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Improving health inequalities and challenges faced by women in East London and beyond

Blog 22 June 2017

By Professor Lesley Regan, RCOG President 

Improving the health and life chances of women and their babies are issues very close to my heart, so it was a real honour to launch the new Barts Research Centre for Women’s Health earlier this month.

Barts Charity has awarded £2m to this new pioneering centre with a leading research programme that will focus on the health of women before, during and after pregnancy, and to give their babies the best possible start in life in East London and beyond. 

The ethnically diverse population of East London has a significantly increased risk of maternal and newborn complications, including diabetes, where it has the highest rates in England with 10-15% of local mothers developing it in pregnancy. The new centre will create visibility at a national level too, addressing problems in mothers who need it most and helping to put findings into clinical practice across the country.

Reducing health inequality and tackling the challenges faced by women across East London, as well as nationally and globally is of particular importance, and I feel that there is no better place to start tackling these issues than in Tower Hamlets – which is one of the most deprived districts in England. London is a leading world city but it also has some of the starkest inequalities in health in the UK. To paint a clear picture: women in Kensington and Chelsea in south-west London live 15 years longer in good or very good health than women in Tower Hamlets.

Every girl and woman should be able to lead a healthy life, no matter where they are born, how wealthy their parents are, or where they went to school. But we know that a woman’s life expectancy and ability to lead a healthy life is dictated in large part by the economic circumstances she was born into and the education she receives.

The wealthier your parents are, the longer your life expectancy. And the poorer your family is, the more likely you are to develop heart disease or have a stroke at an earlier age.

It is not just wealth that impacts your chance of leading a healthy life - postcode inequality does too. 'Fair society, healthy lives', more widely known as ‘The Marmot Review’ after its author Professor Sir Michael Marmot, has been highly influential in the debate on health inequalities policy since its publication in 2010. The iconic chart, referred to as ‘the Marmot curve’, shows how life expectancy and disability-free life expectancy are systematically and consistently related to differences in income deprivation across thousands of small areas in England.

Tower Hamlets and Newham are two of the most deprived boroughs in London. They have seen a dramatic population change in recent decades, with Tower Hamlets growing faster than any other local authority in the country. The Borough’s population growth over the next 10 years is equivalent to 18 new residents per day. This has created an East London which is ethnically and socio economically diverse, with specific and often challenging healthcare needs.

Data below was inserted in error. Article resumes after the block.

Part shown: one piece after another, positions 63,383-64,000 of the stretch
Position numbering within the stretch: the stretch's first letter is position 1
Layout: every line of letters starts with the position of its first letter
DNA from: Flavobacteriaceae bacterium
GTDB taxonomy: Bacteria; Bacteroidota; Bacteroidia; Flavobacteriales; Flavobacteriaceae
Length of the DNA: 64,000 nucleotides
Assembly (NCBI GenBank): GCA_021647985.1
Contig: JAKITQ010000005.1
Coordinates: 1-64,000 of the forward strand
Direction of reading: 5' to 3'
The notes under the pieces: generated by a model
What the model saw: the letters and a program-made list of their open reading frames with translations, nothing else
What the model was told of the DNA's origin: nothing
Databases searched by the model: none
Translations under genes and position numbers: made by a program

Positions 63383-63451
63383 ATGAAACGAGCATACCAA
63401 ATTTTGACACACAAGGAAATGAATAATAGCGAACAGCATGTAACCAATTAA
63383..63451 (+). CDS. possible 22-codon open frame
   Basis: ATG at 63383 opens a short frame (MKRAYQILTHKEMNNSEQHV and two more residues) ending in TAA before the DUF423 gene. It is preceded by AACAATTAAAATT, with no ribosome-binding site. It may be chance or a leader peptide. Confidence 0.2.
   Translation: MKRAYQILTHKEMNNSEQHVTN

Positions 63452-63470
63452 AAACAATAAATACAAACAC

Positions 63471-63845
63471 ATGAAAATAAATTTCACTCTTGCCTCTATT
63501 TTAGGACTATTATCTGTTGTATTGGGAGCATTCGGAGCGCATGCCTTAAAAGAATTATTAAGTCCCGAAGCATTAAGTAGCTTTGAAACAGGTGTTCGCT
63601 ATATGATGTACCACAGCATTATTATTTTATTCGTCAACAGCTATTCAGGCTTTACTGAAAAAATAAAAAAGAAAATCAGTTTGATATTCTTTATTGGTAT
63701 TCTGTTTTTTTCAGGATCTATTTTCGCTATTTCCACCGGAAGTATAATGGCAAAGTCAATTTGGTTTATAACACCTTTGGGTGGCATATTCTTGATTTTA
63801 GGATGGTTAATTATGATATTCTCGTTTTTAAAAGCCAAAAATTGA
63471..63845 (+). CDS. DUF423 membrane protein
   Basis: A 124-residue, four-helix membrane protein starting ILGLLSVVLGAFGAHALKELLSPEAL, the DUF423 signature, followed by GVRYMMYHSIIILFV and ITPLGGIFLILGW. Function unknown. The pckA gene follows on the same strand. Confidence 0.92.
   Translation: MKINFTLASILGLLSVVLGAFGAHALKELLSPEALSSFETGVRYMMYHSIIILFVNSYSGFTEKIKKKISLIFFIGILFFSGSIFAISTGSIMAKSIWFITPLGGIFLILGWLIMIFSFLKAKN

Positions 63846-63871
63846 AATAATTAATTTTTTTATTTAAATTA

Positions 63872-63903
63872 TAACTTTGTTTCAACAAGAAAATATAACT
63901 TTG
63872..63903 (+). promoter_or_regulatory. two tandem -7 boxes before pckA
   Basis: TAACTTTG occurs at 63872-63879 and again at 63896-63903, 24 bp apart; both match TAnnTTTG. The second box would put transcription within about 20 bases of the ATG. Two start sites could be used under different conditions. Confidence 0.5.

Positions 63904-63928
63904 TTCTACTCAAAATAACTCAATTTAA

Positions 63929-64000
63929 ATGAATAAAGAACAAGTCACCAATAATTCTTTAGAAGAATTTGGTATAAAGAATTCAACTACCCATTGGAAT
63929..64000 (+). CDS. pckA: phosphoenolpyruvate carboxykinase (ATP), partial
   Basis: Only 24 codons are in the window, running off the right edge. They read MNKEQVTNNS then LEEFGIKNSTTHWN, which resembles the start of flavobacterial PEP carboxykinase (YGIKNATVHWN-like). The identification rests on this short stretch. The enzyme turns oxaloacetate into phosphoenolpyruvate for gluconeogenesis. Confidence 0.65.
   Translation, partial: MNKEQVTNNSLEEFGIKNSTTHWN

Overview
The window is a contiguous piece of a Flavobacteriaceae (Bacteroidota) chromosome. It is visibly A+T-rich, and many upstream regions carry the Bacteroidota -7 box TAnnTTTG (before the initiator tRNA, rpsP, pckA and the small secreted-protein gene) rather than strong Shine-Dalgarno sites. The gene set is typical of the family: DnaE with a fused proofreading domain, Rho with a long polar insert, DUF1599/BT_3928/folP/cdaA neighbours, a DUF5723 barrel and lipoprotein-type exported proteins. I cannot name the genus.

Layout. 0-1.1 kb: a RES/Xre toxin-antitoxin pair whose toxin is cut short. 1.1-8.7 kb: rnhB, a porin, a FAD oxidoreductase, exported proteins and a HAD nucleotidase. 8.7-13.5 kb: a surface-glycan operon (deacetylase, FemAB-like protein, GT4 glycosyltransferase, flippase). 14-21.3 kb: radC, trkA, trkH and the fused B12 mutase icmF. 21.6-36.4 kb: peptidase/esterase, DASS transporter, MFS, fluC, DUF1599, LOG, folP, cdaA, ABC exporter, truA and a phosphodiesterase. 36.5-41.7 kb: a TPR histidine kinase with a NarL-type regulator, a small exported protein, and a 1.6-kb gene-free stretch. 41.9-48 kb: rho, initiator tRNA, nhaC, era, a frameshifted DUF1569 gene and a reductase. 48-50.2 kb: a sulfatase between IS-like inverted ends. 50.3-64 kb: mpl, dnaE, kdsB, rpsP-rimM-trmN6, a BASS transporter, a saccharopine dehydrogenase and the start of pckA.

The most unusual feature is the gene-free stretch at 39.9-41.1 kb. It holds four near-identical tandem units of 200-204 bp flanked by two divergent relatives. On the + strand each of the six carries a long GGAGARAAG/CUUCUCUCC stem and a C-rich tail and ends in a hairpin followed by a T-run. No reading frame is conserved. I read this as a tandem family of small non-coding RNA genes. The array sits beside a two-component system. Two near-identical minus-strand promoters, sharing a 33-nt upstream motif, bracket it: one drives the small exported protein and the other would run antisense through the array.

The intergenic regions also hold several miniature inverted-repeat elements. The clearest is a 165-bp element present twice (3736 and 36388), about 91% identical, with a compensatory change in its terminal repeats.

Many residents have unique needs such as specific language requirements, and need culturally appropriate healthcare access, and interventions than can be easily integrated into their day-to-day lives. For example, a third of the population in East London use languages other than English as their main language and over 50% are black or minority ethnic.

The Borough also has the highest proportion of young people in England - half the population in Tower Hamlets are aged between 20-39 years. It also has worse than average rates of sexually transmitted infections and TB, and the highest percent of children living in income deprived households in England in Tower hamlets.

Inequalities in health are not self-correcting, and the role of wider determinants, lifestyles and services need to be addressed together rather than in isolation from – or in opposition to – each other.

We know that health services can only fix a third of the problem and that changes to lifestyles and reducing health inequalities contributes the remaining two thirds. There is an enormous amount that we can and must do. Of course it will not be easy but we must start today, since there is not a moment to lose.  I am today excited by the potential of this new centre for women’s health research to make a real difference in the immediate local communities, as well as impacting on healthcare on a broader national scale.

I was asked the question: “Why do we need a centre for women’s health in London?” The answer is simple. The health of a nation is determined by the health of its girls and women.


The above text is based on Professor Lesley Regan’s opening speech at the official launch of the new Barts Research Centre for Women’s Health.